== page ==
Montreal welcomes Jumpstart; international (non-US) traffic continues to grow

Image: AeroMexico ribbon cutting
AeroMexico launched a twice-weekly service from Mexico City to Montreal on 2 April. Frank Galan, Vice President, US Division, AeroMexico, said: “These flights between Montreal and Mexico City reflect AeroMexico’s commitment to service a growing number of major Canadian markets as we strategically expand the airline’s North American network.”

Montreal is the host for the upcoming ACI North America JumpStart Air Service Development Programme, and its main airport at Dorval (now known as Montreal-Pierre Elliott Trudeau International Airport) is the third busiest in Canada after Toronto Pearson (32.3 million) and Vancouver (17.9 million), and still just ahead of Calgary (12.5 million). Between 2003 and 2007 Montreal’s main airport grew by an impressive 43% but last year traffic remained virtually unchanged.

Chart: Montreal airport traffic
Source: ADM

Last year the airport’s traffic mix was neatly split between three geographic segments. Canadian domestic traffic accounted for 5.28 million passengers (down 2.1%), US transborder traffic generated a further 3.07 million passengers (down 3.5%), while other international traffic accounted for the remaining 4.47 million passengers (up 5.2%).

Chart: Traffic development
Source: ADM

International (non-US) traffic has continued to grow in the first quarter of 2009 (by 3.9%) while overall traffic is down 5.3%.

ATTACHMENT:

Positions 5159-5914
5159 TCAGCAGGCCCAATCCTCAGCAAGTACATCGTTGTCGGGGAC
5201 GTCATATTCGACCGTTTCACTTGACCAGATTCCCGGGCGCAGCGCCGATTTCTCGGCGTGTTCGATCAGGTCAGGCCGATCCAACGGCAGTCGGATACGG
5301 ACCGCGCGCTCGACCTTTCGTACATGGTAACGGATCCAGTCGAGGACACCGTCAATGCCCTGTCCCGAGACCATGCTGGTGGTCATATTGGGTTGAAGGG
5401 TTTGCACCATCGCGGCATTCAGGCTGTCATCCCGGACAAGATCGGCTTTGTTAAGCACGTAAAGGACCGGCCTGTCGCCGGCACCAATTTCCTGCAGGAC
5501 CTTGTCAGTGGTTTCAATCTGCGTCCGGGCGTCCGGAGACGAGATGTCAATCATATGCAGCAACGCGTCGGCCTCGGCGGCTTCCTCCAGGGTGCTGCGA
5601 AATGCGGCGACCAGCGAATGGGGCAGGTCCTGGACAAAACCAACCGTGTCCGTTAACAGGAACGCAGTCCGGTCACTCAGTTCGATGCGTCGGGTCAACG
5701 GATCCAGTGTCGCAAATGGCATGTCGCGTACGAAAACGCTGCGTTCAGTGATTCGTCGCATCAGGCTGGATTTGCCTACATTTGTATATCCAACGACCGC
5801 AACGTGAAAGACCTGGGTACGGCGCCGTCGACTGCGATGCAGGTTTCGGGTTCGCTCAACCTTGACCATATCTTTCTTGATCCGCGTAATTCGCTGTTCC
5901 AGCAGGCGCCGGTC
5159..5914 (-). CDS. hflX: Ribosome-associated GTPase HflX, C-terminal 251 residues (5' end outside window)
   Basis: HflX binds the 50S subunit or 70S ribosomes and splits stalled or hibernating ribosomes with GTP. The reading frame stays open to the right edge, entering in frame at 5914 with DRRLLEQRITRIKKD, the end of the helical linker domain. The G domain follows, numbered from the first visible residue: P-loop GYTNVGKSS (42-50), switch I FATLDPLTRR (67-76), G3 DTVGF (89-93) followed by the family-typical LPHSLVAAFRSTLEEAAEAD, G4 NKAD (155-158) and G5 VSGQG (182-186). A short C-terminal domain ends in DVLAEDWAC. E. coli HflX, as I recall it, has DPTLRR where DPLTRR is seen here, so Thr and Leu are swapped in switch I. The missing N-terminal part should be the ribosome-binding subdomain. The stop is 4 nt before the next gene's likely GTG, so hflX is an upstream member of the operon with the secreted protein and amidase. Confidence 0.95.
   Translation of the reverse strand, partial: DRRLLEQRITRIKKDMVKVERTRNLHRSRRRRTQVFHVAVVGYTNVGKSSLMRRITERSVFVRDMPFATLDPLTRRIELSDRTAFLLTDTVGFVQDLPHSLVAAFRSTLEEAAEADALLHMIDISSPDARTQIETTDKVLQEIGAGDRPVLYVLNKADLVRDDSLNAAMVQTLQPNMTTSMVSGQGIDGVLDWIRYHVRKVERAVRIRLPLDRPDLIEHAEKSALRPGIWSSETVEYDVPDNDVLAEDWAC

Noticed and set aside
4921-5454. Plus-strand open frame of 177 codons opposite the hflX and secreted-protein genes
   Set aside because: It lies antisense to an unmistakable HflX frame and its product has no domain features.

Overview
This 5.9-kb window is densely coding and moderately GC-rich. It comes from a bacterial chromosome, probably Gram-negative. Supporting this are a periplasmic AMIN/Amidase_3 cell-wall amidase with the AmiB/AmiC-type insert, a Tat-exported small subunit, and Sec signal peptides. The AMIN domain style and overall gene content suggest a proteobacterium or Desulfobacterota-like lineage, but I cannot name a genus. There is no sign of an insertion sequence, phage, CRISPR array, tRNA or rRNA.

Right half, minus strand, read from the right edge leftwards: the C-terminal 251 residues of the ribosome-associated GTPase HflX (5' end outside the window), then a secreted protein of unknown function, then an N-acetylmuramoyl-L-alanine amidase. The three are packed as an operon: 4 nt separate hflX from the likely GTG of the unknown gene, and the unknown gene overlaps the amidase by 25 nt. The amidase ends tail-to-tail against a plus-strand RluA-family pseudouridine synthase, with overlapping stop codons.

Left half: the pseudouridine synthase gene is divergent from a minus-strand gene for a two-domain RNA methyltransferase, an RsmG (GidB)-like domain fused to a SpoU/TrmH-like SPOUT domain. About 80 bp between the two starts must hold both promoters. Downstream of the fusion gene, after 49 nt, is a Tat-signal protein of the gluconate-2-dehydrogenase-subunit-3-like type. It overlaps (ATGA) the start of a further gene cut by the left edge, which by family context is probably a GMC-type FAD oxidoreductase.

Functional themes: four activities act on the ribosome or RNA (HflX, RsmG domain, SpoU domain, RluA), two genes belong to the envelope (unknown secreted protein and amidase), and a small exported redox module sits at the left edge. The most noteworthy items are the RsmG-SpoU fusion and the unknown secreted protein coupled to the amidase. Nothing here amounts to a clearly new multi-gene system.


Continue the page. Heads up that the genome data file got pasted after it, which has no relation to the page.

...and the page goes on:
Air Canada operates around half of all capacity and over 55% of all scheduled flights this summer. In terms of capacity WestJet is second with almost 7% of capacity (on six domestic routes and a weekly flight to Fort Lauderdale), followed by Air France which operates four daily flights to Paris CDG. Measured by flights American is the second busiest carrier with over 100 weekly departures across five destinations: Chicago O’Hare, Dallas/Fort Worth, Miami and New York JFK and LaGuardia.

European carriers with direct flights to Montreal include British Airways (to London Heathrow), KLM (to Amsterdam), Lufthansa (to Munich but not Frankfurt), Olympic (to Athens) and Swiss (to Zurich). Major European flag carriers not present include Alitalia, Iberia and SAS.

US Airways starts Charlotte; Air Canada off to Geneva

Image: US Airways
Among the most significant new routes – in terms of frequency – are the daily flights to Charlotte with US Airways (operated by Republic with Embraer E190s).

Analysis of the schedule data provided by the airlines to OAG reveals which services have been lost and which have been gained during the last 12 months.

Gained AGP (Air Transat), CLT (US Airways), DME (Transaero), FLL (WestJet), MCO (Air Transat), MEX (AeroMexico), VCE (Air Transat), YBC (Max Aviation), YZV (Air Labrador)
Lost BGI (Air Canada), BOD (Air Transat), CDG (Zoom), FCO (Zoom), LGW (Zoom), MAD (Air Transat), YDF (Air Canada), YHM (Air Canada), YQB (Air Labrador), YRJ (Air Creebec)
Source: OAG Max Online for w/c 4 May 2009 and w/c 5 May 2008

Most of the lost European routes were operated at low frequency. Zoom’s demise last August resulted in the loss of three services. Among the new routes the most significant (in terms of frequency) are the new daily flights to Charlotte with US Airways (operated by Republic with Embraer E190s) and the double-daily flights with Air Labrador to Sept-Iles in Quebec.

On 1 June Air Canada will be introducing a new daily service to Geneva using a 211-seat 767-300 ER. The carrier will also be re-launching non-stop flights to Rome from mid-June. This route was started in 2007 but dropped for 2008.


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